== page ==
Designs that work: Componibili storage units

Although our apartment isn’t small by German standards (we have about 105 square meters, although I believe the balcony is included in that total), the layout of our bedroom is narrow and awkward. We have limited options for furniture placement in there, the space can quickly look crammed and cluttered, and everything in it needs to be as functional and multi-tasking as possible.

Our bed is a second-hand minimalist number from the early 90s; minimalist in that it does not have a head board and the inbuilt slide-out drawers hidden on both the left and right side are intended to eliminate the need for bedside tables. The idea is a good one, but unfortunately neither I nor my husband are minimalists by nature. We’re stacks-of-magazines-and-Sudoku-booklets type of people, not to mention the kind of people who drink coffee in bed on a Sunday morning. I had spent years searching for an attractive and reasonably priced bedside table solution, but everything I found was either too high for our low bed, too expensive, too rustic, only had an open storage shelf for bedside clutter (I want that stuff within reach but not visible), too ugly…yeah, I’m a bit obsessive that way.

The solution came in the form of the smallest available Componibili storage unit: low enough, two tiers with sliding doors to keep our things handy but hidden, a reasonable match for the style of our bed, a quiet design that can be integrated easily, and at a price that I don’t consider cheap but actually not much more than some of IKEA’s nicer bedside table offerings.

You'd be amazed at how much stuff you can cram into one of these. And there's even room for a random decorative sheep and a reading light on top.

Now, how do I hide the lamp cables sticking out in the back?

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4 Responses to Designs that work: Componibili storage units

  1. Jamie says:

    Thanks for stopping by MCM. I enjoyed reading your posts. Your home is really lovely. I love that everything in your living room has a story. I wish I could say my furnishings were handed down but sadly, all the cool things I remember as a kid are long gone. Lucky for me, we have some pretty great thrift stores in our area and people are not so much into Danish Modern so the prices are very reasonable. By the way, I beg to differ with you regarding your photography skills. Your photos are beautiful!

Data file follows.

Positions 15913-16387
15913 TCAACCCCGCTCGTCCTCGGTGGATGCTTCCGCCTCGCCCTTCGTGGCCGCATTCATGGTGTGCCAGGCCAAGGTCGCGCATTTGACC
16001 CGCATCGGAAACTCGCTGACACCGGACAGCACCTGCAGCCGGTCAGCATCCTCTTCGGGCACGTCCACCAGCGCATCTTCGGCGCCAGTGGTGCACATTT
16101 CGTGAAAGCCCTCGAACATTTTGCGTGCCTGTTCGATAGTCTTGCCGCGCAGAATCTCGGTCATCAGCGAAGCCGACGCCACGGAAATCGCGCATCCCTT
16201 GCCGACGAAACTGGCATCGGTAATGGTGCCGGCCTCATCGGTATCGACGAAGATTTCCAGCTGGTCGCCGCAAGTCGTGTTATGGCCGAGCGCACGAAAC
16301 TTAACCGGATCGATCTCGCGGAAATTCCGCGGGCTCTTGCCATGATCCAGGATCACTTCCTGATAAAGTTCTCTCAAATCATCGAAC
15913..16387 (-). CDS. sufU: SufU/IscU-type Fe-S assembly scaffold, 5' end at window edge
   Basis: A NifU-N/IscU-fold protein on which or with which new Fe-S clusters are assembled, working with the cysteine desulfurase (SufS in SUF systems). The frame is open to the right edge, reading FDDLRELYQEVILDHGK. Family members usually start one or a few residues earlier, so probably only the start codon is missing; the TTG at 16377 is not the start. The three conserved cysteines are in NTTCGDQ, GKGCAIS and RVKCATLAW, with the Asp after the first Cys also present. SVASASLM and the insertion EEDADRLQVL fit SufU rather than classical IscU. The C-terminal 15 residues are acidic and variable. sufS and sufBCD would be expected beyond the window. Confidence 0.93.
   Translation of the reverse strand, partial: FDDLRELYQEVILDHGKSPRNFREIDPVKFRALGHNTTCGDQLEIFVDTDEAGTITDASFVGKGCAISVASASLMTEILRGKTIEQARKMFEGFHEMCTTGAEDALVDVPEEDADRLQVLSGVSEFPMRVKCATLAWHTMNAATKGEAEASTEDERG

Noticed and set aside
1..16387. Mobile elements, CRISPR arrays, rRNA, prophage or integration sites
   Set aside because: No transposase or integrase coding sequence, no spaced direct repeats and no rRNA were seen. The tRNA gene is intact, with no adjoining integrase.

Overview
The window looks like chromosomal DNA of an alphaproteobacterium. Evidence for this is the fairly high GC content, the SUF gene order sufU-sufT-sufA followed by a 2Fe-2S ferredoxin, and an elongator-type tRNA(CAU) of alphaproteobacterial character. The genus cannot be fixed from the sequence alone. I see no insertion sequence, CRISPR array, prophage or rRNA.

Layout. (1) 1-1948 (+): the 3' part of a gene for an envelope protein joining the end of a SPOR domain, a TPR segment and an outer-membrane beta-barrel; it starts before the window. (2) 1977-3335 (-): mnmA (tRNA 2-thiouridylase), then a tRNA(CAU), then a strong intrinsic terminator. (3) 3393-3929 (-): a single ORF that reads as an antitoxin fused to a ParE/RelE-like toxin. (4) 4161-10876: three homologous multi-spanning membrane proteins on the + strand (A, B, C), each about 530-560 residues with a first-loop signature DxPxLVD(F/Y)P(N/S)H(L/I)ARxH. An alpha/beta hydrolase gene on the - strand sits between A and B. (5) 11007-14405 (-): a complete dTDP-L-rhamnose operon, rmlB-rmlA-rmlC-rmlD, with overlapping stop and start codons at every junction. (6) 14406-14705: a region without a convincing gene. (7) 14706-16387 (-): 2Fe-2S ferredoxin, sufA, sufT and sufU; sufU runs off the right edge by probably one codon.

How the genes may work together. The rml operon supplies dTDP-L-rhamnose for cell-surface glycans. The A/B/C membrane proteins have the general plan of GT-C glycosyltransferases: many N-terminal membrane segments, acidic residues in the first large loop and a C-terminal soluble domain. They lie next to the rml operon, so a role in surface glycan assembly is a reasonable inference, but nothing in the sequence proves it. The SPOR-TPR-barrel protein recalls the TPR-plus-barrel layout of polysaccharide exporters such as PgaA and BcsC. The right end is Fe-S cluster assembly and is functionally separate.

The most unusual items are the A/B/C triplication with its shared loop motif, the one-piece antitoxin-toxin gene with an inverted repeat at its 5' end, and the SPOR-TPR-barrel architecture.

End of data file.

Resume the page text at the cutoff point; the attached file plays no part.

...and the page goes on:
2. lavalotti says:

    Hi there, thanks so much! It sounds like you have an ideal thrifting situation where you live; I am always awed by the great finds you feature on your blog. Over here Danish Modern furniture is not that easy to find in thrift stores, people seem to go straight to ebay with the things they want to get rid of, and oftentimes competition for the nicer pieces is steep and the prices end up going quite high. And some things (like Eames chairs) are very difficult to find at all. You made my day by complimenting my photos, it currently takes me about 10 tries per picture to get a decent one that isn’t blurry, too dark, etc.

  3. Fat Cat says:

    I agree, Componibilis are great for holding all sorts of stuff. I have one in the bathroom for all the bits and bobs that tend to accumulate there… As for bedside tables, I am thinking about getting some Tomado shelves – wall mounted – which should make hoovering easier. Although concealing the cables just that much harder…

    • lavalotti says:

      Hi Fat Cat, I have been thinking of getting one of the taller, 3 “drawer” Componibilis for our bathroom too! They make them in square (with rounded edges) as well, and they also sell little casters for them which would make cleaning under it much easier. Problem is, once you’ve added all those components together they are quite pricey in the larger sizes. Might have to save up for one though, our current bathroom storage situation is atrocious.

      Love the Tomado shelves. Wish I could give you some advice on hiding cables, but I’m at a total loss there. IKEA sells various cable sorters but none of them seem to properly hide them, at least not without attaching them to the back of furniture in some way.

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